Warangal belies fears of Naxal violence on polling day
J Sesha Sai in Warangal
A thunder of claps clashes with a cloud of dust as the helicopter
touches down. Andhra Pradesh Chief Minister Nara Chandrababu Naidu
grabs a microphone, reaches for the stars with a 'V' sign, and
goes full blast on his 'sparkling' track record.
Suddenly a man darts towards the podium, holding a bottle in his
hand. A petrol bomb? The chief minister breathes silence into
the microphone. Shockwaves spread... Naidu is still dumbfounded.
But two of his ministerial colleagues pounce on the man. Bundle
him into a car. Zip into a hospital, saving his life.
Cotton farmer Mutyalapati Shivaiah, hailing from Markapur in Prakasam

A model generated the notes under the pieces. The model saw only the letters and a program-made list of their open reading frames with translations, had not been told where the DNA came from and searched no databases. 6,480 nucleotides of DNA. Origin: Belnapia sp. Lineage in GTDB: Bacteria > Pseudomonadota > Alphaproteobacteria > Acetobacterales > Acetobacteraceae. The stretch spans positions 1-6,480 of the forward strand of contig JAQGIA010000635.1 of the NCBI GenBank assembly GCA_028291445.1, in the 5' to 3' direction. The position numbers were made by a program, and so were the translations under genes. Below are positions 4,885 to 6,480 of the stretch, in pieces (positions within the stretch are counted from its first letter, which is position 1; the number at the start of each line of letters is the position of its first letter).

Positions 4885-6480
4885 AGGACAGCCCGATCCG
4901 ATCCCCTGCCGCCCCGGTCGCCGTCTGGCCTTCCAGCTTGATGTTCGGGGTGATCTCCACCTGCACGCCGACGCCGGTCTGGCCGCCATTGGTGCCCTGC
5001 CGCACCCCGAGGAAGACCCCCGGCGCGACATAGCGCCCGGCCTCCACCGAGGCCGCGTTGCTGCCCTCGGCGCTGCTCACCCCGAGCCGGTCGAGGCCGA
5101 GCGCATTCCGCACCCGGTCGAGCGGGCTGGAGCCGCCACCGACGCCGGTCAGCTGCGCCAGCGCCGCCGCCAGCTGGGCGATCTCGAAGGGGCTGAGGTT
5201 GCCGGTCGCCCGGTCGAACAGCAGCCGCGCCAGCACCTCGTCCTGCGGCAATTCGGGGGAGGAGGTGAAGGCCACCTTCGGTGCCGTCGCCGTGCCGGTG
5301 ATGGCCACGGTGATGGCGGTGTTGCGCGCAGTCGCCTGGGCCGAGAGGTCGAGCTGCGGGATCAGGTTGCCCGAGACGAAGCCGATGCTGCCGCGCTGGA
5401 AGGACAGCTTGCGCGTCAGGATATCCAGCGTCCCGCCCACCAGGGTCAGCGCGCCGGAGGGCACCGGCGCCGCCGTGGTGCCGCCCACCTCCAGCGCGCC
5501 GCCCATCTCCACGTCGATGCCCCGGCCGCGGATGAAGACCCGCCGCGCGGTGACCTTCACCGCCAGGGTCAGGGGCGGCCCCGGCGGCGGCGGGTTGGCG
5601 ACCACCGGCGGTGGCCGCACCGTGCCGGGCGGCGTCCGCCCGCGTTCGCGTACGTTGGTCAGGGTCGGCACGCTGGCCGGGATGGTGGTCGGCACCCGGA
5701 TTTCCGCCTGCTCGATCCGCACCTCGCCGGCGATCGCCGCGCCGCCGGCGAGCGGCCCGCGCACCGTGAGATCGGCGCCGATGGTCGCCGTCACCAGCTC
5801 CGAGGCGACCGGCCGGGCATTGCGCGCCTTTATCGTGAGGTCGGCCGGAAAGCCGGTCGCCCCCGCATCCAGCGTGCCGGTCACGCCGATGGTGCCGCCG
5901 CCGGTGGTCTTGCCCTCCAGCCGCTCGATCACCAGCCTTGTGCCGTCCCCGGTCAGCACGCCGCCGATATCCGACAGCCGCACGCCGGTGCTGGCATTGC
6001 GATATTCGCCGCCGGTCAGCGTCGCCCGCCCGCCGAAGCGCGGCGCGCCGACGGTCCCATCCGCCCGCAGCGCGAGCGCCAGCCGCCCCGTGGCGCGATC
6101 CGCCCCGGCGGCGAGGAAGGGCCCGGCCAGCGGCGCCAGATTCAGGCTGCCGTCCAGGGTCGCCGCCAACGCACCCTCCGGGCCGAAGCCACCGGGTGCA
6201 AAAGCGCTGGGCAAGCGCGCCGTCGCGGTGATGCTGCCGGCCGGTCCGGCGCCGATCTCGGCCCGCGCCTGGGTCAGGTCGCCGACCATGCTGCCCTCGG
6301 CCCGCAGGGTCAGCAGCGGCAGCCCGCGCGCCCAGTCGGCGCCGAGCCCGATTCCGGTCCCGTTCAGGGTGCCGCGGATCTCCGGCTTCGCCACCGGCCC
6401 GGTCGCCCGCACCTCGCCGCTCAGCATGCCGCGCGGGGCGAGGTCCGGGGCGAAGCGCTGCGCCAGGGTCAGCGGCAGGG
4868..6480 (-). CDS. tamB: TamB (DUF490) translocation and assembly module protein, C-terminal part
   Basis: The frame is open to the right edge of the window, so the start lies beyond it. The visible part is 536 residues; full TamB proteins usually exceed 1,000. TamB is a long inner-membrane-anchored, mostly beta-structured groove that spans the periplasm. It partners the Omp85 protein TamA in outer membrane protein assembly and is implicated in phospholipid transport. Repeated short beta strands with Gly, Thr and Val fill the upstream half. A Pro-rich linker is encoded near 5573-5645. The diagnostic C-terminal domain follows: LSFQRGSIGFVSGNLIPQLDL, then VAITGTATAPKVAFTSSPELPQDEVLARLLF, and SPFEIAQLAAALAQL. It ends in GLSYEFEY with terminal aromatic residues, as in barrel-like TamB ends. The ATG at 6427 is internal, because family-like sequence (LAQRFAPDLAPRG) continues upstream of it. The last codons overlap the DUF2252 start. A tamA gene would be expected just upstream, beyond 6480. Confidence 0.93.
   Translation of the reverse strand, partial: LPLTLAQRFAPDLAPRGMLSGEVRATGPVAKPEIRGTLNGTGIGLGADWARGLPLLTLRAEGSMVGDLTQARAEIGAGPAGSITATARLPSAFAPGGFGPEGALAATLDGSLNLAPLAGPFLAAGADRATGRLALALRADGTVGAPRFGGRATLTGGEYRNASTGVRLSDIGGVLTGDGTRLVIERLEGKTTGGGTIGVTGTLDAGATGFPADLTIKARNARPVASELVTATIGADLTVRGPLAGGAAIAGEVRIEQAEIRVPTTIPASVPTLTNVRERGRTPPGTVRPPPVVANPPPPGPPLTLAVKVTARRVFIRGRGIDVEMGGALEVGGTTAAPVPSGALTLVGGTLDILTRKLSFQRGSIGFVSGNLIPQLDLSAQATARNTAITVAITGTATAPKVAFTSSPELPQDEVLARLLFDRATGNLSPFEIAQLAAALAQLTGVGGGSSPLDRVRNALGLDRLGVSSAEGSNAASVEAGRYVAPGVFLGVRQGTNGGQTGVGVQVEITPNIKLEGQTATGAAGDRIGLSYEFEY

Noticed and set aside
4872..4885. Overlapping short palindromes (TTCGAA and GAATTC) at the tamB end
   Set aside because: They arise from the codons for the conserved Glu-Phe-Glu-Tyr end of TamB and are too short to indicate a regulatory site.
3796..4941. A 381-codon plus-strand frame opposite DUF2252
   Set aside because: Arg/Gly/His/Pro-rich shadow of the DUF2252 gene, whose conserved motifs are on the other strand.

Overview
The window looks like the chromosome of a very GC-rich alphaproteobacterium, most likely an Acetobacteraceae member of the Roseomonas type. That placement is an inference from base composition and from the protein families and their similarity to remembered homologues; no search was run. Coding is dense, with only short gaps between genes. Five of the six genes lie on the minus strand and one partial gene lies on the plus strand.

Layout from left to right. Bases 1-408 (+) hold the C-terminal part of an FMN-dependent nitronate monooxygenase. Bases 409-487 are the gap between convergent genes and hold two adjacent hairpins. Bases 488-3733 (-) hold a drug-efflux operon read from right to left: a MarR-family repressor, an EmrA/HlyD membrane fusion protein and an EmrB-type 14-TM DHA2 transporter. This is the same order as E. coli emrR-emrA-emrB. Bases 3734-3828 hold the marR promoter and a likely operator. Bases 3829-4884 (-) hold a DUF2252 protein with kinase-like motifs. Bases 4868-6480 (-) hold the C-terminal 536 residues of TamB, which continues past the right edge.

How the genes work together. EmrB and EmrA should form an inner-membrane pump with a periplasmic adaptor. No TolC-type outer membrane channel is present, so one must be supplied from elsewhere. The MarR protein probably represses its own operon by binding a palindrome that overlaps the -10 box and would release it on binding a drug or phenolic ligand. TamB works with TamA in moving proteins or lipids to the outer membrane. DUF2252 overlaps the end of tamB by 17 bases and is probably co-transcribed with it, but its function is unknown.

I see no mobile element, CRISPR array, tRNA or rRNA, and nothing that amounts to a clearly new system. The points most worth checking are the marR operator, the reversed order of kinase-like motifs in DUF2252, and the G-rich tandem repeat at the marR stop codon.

district, guzzled Methomyl 12.5 E last fortnight. His grouse:
the insecticide failed to protect his crop, letting Spodoptera
Litura feast on his hard work driven by crippling debts.
Nearly 400 km away, in Warangal district, Gundu Sambaiah storms
a pesticide dealer in the town's Station Road. Kicks up a row.
And gulps down the insecticide.
But survives, thanks to timely medical aid. Where is Sambaiah
now, nearly a week after the misadventure? "He has gone back
to his native Gavicherla, about 20 km away from Warangal,"
says pesticide dealer Srinivas Reddy on Saturday.
The bus was empty initially, but it soon begins brimming with
dhoti-clad farmers, college students, loaded gunny bags, vegetable
baskets and milk cans. Besides, there were party workers too,
sporting badges featuring Chandrababu Naidu's photos.
Aren't they aware of the People's War Group Naxalites's poll boycott
call? "The ban doesn't affect us," says a young Telugu
Desam Party worker as if to puncture media claims that the ruling
party has been at the receiving end of the Naxal fury because
of encounter deaths. "The Naxals haven't come to our village."